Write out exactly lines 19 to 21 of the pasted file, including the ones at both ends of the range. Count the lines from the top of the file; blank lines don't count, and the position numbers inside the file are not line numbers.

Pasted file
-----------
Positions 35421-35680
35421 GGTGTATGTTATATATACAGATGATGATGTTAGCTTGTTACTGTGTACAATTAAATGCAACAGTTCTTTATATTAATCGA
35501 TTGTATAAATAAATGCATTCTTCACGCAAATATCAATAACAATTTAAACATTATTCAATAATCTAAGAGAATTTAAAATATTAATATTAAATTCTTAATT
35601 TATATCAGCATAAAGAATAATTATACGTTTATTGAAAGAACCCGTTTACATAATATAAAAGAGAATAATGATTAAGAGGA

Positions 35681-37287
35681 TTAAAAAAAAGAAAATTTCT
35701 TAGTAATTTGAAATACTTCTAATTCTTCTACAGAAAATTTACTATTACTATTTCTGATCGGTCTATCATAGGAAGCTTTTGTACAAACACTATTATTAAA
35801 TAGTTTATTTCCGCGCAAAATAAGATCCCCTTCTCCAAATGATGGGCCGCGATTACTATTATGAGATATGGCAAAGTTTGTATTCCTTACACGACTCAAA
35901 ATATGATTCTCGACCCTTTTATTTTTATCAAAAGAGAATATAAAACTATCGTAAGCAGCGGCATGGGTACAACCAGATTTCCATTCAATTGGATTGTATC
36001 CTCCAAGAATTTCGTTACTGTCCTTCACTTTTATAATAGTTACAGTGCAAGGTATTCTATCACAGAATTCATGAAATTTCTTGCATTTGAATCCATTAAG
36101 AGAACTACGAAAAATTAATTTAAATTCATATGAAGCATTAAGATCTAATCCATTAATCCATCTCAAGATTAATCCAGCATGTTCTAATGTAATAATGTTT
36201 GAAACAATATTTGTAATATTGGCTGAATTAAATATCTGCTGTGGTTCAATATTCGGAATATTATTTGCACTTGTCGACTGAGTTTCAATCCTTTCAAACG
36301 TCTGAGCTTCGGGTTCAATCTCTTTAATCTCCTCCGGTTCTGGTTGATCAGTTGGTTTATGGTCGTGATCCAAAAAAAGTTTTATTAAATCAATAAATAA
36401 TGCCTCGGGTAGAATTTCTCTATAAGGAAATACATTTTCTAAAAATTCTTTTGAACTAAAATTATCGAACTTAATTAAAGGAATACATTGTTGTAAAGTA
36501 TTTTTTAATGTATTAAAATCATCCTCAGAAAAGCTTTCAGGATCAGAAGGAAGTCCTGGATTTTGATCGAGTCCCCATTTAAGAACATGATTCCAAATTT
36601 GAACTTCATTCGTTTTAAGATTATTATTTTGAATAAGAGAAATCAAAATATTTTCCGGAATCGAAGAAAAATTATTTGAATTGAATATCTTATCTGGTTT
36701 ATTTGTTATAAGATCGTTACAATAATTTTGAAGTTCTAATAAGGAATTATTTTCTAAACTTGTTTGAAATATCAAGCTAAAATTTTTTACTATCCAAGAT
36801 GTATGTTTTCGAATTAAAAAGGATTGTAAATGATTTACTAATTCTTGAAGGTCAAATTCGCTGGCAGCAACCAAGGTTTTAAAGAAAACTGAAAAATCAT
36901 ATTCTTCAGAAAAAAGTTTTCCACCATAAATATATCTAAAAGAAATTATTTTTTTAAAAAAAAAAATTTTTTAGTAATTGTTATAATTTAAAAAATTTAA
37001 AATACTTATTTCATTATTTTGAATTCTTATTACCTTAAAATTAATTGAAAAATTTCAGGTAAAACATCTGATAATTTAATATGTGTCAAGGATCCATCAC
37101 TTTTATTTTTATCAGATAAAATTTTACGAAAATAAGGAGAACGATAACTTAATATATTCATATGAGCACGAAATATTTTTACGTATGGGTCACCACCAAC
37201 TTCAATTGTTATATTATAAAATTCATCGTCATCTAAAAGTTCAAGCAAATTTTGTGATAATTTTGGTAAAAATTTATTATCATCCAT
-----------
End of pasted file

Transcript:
36901 ATTCTTCAGAAAAAAGTTTTCCACCATAAATATATCTAAAAGAAATTATTTTTTTAAAAAAAAAAATTTTTTAGTAATTGTTATAATTTAAAAAATTTAA
37001 AATACTTATTTCATTATTTTGAATTCTTATTACCTTAAAATTAATTGAAAAATTTCAGGTAAAACATCTGATAATTTAATATGTGTCAAGGATCCATCAC
37101 TTTTATTTTTATCAGATAAAATTTTACGAAAATAAGGAGAACGATAACTTAATATATTCATATGAGCACGAAATATTTTTACGTATGGGTCACCACCAAC